The average number of transfers from maximum to medium-security institutions was 222 between 2012 and 2023, according to the CSC data viewed by CBC News. There were 253 of these prison transfers under the current government in 2022-2023, 223 such transfers in 2021-2022 and 197 in 2020-2021, CSC's data says.

Conservative MP Dane Lloyd said the closure of the Kingston Penitentiary in 2013 could explain why the numbers are higher for 2012-2013 and 2013-2014.

Schiefke said three high-profile prison escapes happened during the Harper years and accused the Conservatives of having the "worst" record on crime.

Conservative MP Michelle Ferreri said Canadians feel "unsafe under the Trudeau government." She said that for victims of violent crime, the committee's deliberations are "not political theater — this is their life."

"Then stop treating it like political theater," Schiefke responded.

"Are you for real?" said Ferreri. "You literally just said if this was your family that you would do this."

Conservative and Bloc MPs called Monday's emergency meeting to debate Caputo's original motion calling for six meetings to probe the transfer of Magnotta and other prisoner transfers. That motion also called for testimony from Public Safety Minister Dominic LeBlanc, his predecessor Marco Mendicino, Mendicino's former chief of staff, the clerk of the Privy Council Office and friends of Bernardo's victims.

Minister left out of the loop on Bernardo transfer

CBC News reported on Saturday that Mendicino's chief of staff was briefed last year by the head of Corrections Canada about Bernardo's upcoming prison transfer almost two weeks before it happened. The minister wasn't told about it until after Bernardo had been moved, according to an internal government email.

Documents obtained through an access-to-information request also show Corrections Canada was in contact with the minister's office about Bernardo's transfer a total of seven times between February and May 2020, before Mendicino was briefed.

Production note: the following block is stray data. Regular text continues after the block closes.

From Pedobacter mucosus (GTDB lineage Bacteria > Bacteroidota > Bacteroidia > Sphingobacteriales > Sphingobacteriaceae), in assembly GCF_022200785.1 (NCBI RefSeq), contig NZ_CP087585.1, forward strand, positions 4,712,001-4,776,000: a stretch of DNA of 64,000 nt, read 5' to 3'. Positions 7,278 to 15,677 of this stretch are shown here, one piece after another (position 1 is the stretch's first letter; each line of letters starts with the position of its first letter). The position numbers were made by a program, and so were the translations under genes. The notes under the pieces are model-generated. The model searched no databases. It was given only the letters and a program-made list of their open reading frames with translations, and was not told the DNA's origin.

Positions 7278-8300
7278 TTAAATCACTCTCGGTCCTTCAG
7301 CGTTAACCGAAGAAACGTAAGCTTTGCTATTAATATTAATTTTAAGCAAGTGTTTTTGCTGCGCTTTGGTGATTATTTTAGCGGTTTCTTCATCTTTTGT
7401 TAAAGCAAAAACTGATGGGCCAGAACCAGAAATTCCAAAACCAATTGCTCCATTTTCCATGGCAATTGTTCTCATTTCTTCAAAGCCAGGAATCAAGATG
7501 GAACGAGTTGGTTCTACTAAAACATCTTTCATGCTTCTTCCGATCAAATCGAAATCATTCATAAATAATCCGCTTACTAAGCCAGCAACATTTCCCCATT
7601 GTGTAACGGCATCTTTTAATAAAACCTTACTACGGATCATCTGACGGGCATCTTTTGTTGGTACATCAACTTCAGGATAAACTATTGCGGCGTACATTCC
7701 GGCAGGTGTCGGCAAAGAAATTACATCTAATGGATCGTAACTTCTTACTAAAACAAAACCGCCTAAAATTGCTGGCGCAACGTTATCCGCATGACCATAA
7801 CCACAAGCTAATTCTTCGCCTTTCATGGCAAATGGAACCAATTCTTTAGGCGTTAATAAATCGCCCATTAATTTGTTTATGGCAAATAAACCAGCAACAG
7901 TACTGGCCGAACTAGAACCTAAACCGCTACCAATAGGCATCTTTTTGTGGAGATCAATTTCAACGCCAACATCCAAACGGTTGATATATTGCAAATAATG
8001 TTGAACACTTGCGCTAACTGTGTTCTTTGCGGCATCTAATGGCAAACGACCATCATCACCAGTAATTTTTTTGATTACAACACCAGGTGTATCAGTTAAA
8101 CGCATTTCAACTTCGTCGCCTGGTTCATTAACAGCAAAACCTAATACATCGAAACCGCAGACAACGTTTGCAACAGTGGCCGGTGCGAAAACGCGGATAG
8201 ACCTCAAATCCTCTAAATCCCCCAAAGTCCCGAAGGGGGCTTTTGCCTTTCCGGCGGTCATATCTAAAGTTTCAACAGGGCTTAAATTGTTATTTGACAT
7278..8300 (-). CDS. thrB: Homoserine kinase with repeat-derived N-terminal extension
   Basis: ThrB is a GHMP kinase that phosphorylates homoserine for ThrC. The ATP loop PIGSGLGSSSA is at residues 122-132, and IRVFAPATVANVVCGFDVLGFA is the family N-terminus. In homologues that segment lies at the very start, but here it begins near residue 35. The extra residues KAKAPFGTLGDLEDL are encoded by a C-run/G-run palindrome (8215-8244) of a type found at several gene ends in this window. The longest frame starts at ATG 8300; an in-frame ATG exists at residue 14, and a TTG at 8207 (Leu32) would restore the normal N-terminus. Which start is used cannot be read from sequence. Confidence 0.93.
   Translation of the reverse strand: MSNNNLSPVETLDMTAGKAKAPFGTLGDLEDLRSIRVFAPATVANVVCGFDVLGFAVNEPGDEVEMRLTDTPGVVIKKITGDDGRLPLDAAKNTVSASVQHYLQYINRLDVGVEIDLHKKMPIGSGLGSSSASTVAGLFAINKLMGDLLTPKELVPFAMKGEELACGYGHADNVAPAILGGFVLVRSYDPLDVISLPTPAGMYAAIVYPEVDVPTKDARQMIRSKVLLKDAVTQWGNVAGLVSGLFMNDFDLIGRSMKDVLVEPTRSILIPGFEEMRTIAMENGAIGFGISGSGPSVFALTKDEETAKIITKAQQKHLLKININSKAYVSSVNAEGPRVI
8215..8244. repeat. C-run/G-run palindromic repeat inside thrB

Bernardo was convicted of first-degree murder in 1995 for killing teenagers Kristen French and Leslie Mahaffy in southern Ontario. He was also convicted of manslaughter for his role in the death of 15-year-old Tammy Homolka. He was sentenced to life in prison with no chance of parole for 25 years and has been designated a dangerous offender.

Kristen French was 15 and Leslie Mahaffy was 14 when Paul Bernardo kidnapped, tortured and killed them.
Kristen French was 15 and Leslie Mahaffy was 14 when Paul Bernardo kidnapped, tortured and killed them.

Kristen French was 15 and Leslie Mahaffy was 14 when Paul Bernardo kidnapped, tortured and killed them. (Handout/The Canadian Press)

Ferreri read out a statement to the committee she said was written by French's friends Tennille Chwalczuk, Laura Murray and Marcia Penner. The statement, issued in response to CBC's reporting, said the three women are "once again saddened and disappointed that the government of Canada has added to the continued emotional trauma and victimization" of those affected by Bernardo's crimes.

"To know that so much communication took place about the transfer and yet no one deemed it important enough to ensure that the minister was addressed personally speaks yet again to the disregard of victims in our criminal justice system," the statement added. "This has to change. Victims should and must come first."

Bloc Québécois MP Kristina Michaud said the committee already has looked into Bernardo's transfer and the focus now should be on whether any error in Magnotta's psychological assessment allowed him to be moved to a medium-security prison. Michaud amended the motion to focus on Magnotta and removed political staff from the list of witnesses to call.

Michaud said that as MPs, they shouldn't interfere in the prison transfer process and warned against using the transfers as an opportunity to engage in politics. The government has said prison transfers are decisions made independently by CSC.

The emergency meeting also came after Caputo reported he saw a hockey rink which can double as a tennis court in warmer months at the prison where Magnotta and Bernardo are held. Corrections Canada said that while there are boards up at the rink, "there has been no ice for the past two winters." CSC said "opportunities to participate in recreational activities [are] not unique to La Macaza and can be found in other institutions."

A date has not yet been set for the committee meeting on Magnotta's prison transfer.